These findings, particularly because they are based on independent scientific analysis, should be particularly welcomed by enterprises and agencies who are considering adoption of the technology. Importantly, they refer to factors beyond the technology itself. Some of our further thoughts on this can be found here.

The study notes that “smart contracts”, or computer programs which can be stored and execute as part of the transactions on a blockchain, significantly expand the power of blockchain systems, and increase the range of use and potential for innovation. The finding is made that they could enable new kinds of “programmable money”, meaning that parties could attach policies on how parcels of money are spent or transferred, which would be self enforced on a blockchain as smart contracts. However, the study notes that the name ‘smart contracts’ is often not suited as it is typically not ‘smart’, and is not used to execute or monitor legal contracts. The terms ‘automated contract tools’ or ‘automated transaction tools’ may lend themselves to less confusion.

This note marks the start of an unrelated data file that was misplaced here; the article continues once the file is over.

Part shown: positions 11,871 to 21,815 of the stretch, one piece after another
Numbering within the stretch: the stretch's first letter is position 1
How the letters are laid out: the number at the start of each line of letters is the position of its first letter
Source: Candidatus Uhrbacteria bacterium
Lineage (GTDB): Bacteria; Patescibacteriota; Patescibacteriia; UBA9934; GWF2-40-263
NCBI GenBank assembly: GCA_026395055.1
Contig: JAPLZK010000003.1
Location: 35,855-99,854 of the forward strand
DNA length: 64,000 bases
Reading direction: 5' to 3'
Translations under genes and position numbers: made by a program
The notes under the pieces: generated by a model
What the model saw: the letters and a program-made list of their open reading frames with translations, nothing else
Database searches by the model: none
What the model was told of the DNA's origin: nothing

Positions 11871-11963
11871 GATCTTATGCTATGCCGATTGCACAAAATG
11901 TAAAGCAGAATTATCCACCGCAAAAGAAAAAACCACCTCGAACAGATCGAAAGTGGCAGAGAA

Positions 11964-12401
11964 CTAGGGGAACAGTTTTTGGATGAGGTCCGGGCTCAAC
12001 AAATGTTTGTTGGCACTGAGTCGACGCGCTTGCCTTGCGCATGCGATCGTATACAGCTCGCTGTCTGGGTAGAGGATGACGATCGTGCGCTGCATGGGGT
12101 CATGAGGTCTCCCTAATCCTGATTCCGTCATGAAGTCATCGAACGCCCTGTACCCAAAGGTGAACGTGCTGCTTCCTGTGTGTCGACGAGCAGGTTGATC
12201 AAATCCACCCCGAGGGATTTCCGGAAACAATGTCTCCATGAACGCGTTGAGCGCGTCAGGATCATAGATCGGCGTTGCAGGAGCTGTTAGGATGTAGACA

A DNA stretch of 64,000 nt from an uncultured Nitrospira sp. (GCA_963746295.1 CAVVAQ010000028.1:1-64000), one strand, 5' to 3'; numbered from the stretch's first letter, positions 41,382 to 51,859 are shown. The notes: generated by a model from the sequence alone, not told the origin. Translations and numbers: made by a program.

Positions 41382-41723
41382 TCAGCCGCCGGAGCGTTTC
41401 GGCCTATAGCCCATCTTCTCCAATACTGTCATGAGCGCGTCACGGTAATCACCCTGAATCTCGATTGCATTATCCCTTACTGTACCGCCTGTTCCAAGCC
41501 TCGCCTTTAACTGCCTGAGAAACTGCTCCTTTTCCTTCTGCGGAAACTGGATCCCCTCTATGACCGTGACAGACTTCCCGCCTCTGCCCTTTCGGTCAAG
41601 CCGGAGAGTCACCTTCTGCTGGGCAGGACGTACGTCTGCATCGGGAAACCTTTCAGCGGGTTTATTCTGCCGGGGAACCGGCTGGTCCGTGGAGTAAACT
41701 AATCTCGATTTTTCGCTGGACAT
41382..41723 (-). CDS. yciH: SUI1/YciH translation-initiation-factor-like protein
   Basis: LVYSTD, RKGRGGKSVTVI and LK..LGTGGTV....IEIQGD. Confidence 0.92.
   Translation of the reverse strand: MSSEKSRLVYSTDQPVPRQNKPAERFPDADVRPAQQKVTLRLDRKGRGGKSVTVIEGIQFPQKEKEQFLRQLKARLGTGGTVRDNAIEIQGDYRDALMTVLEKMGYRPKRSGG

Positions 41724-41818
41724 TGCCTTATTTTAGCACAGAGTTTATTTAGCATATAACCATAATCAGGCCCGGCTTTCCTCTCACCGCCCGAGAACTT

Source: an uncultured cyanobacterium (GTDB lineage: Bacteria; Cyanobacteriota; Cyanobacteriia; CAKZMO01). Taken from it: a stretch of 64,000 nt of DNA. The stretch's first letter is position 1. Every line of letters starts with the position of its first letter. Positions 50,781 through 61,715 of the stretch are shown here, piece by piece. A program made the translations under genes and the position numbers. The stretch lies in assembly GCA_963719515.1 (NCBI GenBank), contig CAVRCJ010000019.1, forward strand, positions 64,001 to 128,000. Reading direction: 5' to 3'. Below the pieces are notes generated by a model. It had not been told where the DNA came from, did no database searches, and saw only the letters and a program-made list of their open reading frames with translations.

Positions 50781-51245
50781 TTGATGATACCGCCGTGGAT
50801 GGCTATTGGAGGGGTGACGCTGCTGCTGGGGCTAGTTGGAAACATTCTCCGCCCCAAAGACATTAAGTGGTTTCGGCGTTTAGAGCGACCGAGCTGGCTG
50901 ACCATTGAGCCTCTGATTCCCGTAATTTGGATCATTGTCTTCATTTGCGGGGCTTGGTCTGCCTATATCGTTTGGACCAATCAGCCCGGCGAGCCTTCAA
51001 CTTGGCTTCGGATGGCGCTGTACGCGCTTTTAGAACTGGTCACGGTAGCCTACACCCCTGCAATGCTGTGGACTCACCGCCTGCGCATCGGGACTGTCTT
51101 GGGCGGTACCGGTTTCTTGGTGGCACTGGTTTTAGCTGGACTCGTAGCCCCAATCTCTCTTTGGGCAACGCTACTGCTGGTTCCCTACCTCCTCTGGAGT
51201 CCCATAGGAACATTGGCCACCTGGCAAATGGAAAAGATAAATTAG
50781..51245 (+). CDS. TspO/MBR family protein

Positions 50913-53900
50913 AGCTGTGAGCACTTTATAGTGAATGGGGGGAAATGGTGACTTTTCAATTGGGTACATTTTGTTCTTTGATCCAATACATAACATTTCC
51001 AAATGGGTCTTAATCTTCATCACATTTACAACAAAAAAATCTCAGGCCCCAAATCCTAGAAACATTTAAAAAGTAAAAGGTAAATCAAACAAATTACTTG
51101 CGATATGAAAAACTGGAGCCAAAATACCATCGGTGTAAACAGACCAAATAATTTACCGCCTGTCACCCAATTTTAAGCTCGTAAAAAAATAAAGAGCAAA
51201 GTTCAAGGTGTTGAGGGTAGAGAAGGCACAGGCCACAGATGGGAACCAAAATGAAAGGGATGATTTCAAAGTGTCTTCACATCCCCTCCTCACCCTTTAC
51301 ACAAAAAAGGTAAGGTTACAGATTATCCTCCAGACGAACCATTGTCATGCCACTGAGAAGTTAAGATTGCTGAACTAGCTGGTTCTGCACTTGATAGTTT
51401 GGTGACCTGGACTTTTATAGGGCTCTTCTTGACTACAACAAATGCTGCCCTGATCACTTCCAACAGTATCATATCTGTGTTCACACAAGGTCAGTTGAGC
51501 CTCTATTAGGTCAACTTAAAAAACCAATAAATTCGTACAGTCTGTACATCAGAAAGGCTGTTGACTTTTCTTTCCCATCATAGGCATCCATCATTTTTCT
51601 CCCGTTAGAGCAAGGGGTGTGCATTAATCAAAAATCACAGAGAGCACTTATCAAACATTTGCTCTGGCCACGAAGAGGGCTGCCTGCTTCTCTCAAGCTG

Despite recognising that smart contracts are not always legal contracts, the study does note that interoperability with law is an important factor. It notes that smart contracts do need to exist within a legal framework that links the code to the contract. Further, whilst software is global, the law is not and that, as a result, complex legal questions may occur when executing smart contracts across multiple jurisdictions.